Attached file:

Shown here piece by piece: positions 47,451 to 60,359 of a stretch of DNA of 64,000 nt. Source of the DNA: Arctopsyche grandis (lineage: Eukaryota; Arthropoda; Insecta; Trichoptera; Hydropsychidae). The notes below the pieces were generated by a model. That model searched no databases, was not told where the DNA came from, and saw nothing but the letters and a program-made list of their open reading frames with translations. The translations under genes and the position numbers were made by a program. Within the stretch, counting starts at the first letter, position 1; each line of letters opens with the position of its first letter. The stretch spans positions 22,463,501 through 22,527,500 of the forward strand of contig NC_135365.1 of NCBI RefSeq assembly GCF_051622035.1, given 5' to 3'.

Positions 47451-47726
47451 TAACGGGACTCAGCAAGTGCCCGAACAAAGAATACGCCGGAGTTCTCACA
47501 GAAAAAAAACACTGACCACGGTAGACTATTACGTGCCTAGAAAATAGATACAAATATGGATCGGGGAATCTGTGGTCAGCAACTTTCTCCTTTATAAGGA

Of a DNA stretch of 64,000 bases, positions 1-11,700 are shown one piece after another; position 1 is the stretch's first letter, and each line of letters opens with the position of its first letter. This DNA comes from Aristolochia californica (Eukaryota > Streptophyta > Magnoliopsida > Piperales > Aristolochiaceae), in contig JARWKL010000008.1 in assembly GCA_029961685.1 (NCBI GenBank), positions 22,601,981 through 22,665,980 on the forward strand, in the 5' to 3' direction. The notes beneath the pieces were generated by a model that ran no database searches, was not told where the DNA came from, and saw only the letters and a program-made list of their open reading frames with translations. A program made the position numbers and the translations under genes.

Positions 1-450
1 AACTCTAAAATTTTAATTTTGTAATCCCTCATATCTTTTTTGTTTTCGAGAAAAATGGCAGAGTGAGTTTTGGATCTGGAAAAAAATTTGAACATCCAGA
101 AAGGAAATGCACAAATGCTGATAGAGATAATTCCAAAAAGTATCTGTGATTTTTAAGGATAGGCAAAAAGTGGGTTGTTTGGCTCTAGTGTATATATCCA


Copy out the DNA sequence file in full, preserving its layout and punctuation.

Shown here piece by piece: positions 47,451 to 60,359 of a stretch of DNA of 64,000 nt. Source of the DNA: Arctopsyche grandis (lineage: Eukaryota; Arthropoda; Insecta; Trichoptera; Hydropsychidae). The notes below the pieces were generated by a model. That model searched no databases, was not told where the DNA came from, and saw nothing but the letters and a program-made list of their open reading frames with translations. The translations under genes and the position numbers were made by a program. Within the stretch, counting starts at the first letter, position 1; each line of letters opens with the position of its first letter. The stretch spans positions 22,463,501 through 22,527,500 of the forward strand of contig NC_135365.1 of NCBI RefSeq assembly GCF_051622035.1, given 5' to 3'.

Positions 47451-47726
47451 TAACGGGACTCAGCAAGTGCCCGAACAAAGAATACGCCGGAGTTCTCACA
47501 GAAAAAAAACACTGACCACGGTAGACTATTACGTGCCTAGAAAATAGATACAAATATGGATCGGGGAATCTGTGGTCAGCAACTTTCTCCTTTATAAGGA

Of a DNA stretch of 64,000 bases, positions 1-11,700 are shown one piece after another; position 1 is the stretch's first letter, and each line of letters opens with the position of its first letter. This DNA comes from Aristolochia californica (Eukaryota > Streptophyta > Magnoliopsida > Piperales > Aristolochiaceae), in contig JARWKL010000008.1 in assembly GCA_029961685.1 (NCBI GenBank), positions 22,601,981 through 22,665,980 on the forward strand, in the 5' to 3' direction. The notes beneath the pieces were generated by a model that ran no database searches, was not told where the DNA came from, and saw only the letters and a program-made list of their open reading frames with translations. A program made the position numbers and the translations under genes.

Positions 1-450
1 AACTCTAAAATTTTAATTTTGTAATCCCTCATATCTTTTTTGTTTTCGAGAAAAATGGCAGAGTGAGTTTTGGATCTGGAAAAAAATTTGAACATCCAGA
101 AAGGAAATGCACAAATGCTGATAGAGATAATTCCAAAAAGTATCTGTGATTTTTAAGGATAGGCAAAAAGTGGGTTGTTTGGCTCTAGTGTATATATCCA